An excrutiating hour passed, and she still hadn't stopped talking, and we were growing more and more uncomfortable. We finally turned to a man sitting near us, whom we learned could speak a little bit of English, to inquire about what was being said. He told us that we would soon be hiking through some other nearby temples and stone carvings and would return to the bus in three hours. Jason and I were in shock and couldn't believe what we had gotten ourselves into. This was going to be the last time we signed up for a tour in another language! We only hoped our bodies could hold up for another three hours of climbing up and down stairs throughout the wooded area.
For the next three hours we simply accepted the fact that the day was going to be a lot longer than anticipated, and we tried to make the best of the situation.
Afterall, the scenery was absolutey gorgeous, and it was probably the most breath-taking location we had visited thus far on our vacation.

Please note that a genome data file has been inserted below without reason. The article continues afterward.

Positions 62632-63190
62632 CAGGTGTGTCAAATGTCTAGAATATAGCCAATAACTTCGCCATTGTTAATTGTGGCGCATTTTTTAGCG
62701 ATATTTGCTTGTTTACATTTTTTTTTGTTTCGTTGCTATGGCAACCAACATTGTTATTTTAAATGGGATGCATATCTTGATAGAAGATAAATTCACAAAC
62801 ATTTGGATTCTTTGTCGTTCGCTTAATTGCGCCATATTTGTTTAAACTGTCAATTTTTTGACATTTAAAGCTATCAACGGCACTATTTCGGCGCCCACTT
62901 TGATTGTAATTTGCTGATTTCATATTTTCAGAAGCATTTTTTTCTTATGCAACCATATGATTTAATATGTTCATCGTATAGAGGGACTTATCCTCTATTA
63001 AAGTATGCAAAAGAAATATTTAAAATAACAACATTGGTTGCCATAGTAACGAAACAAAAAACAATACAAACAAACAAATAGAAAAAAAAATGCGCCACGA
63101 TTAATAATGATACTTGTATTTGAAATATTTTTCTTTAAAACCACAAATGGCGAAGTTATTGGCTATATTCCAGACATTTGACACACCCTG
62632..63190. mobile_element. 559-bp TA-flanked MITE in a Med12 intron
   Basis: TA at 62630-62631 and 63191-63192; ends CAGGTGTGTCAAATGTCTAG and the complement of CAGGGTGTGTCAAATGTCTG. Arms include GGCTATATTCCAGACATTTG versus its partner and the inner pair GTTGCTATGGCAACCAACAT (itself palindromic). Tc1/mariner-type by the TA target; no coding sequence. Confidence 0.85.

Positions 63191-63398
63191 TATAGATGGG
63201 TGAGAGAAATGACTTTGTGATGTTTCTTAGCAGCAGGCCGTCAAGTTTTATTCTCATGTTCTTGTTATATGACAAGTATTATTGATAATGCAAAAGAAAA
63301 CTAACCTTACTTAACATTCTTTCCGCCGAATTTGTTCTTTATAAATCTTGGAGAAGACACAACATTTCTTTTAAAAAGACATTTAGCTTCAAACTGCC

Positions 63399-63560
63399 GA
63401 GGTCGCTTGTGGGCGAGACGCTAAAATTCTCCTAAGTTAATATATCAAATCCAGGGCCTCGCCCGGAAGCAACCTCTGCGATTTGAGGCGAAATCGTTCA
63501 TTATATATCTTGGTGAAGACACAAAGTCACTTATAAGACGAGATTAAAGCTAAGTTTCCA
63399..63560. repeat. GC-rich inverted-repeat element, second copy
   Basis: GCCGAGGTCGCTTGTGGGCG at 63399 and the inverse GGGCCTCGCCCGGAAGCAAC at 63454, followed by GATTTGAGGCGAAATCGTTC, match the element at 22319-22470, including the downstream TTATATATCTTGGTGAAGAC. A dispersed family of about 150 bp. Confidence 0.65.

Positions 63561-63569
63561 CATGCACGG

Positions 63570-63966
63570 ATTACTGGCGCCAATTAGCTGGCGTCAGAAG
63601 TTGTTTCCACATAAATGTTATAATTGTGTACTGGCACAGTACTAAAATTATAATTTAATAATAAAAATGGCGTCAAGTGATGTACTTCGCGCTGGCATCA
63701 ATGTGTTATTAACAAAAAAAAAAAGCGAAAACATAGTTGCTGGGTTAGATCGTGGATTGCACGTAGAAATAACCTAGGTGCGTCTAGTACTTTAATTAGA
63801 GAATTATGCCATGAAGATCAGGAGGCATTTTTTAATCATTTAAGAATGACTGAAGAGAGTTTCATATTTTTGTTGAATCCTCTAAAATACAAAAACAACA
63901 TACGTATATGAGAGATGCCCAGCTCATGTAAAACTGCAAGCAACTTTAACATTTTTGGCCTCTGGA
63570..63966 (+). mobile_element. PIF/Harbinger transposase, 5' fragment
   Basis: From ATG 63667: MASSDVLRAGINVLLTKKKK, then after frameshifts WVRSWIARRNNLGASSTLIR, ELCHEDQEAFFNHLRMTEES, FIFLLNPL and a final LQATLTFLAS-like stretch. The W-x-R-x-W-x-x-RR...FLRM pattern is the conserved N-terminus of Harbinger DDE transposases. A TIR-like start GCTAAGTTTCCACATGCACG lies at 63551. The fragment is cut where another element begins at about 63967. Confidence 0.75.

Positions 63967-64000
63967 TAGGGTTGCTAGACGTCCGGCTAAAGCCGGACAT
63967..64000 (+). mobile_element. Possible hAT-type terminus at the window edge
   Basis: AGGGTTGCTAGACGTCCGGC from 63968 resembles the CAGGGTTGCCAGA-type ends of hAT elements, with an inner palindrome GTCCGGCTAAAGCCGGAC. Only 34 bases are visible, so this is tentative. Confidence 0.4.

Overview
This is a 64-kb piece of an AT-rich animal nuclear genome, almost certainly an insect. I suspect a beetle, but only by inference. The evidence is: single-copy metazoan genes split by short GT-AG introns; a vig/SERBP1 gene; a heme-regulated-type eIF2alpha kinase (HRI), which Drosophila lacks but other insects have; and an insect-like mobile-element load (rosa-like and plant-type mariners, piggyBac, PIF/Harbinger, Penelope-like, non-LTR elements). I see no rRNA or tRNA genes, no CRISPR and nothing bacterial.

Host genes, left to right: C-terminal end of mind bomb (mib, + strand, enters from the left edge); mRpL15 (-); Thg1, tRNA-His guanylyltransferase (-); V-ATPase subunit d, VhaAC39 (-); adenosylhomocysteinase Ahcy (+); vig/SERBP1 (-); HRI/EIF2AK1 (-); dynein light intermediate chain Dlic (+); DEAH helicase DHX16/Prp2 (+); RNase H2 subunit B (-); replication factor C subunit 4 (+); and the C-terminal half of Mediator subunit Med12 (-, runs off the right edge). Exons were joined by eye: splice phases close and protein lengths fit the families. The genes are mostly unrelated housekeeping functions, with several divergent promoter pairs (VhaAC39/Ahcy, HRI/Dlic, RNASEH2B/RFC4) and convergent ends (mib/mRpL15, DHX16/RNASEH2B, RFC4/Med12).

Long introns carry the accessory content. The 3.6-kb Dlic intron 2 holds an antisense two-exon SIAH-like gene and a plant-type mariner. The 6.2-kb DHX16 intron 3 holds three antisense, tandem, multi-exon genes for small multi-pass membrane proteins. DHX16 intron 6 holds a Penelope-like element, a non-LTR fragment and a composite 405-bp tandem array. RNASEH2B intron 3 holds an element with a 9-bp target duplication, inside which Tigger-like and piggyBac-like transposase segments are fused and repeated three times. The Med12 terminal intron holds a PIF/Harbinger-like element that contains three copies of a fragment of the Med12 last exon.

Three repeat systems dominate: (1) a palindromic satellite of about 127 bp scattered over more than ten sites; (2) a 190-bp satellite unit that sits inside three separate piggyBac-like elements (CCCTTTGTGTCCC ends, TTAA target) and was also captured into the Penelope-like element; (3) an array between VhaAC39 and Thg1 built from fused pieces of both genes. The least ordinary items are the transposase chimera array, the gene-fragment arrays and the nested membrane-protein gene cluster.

At one point in our journey, our tour group was busy browsing through the busy gift shop, and Jason and I opted to have a seat outside in the shade. A Chinese girl in her early twenties approached us and asked to have her picture taken with us. She spoke English fairly well, so she sat and chatted with us for quite a while about life in China. She told us that she really admires Americans because they are always so adventurous and willing to travel to new places and try new things. She also mentioned that she enjoys watching American moview because they give her hope and that her lifelong dream is to come to America. However, she told us that coming to America would be very difficult to do right now because of the regulations in China, but she hopes things will get better in the future.
After speaking with this girl, who has so many hopes and dreams, it made me feel anger towards all of the people back at home who bicker and complain about America or American policies. These people need to spend some time in foreign countries to realize how great they have it, even in an imperfect America.
At 8 pm, we finally arrived back at our hotel, five hours later than we had anticipated. Although the day was exhuasting and frustrating at times, I know we will look back upon it with fond memories.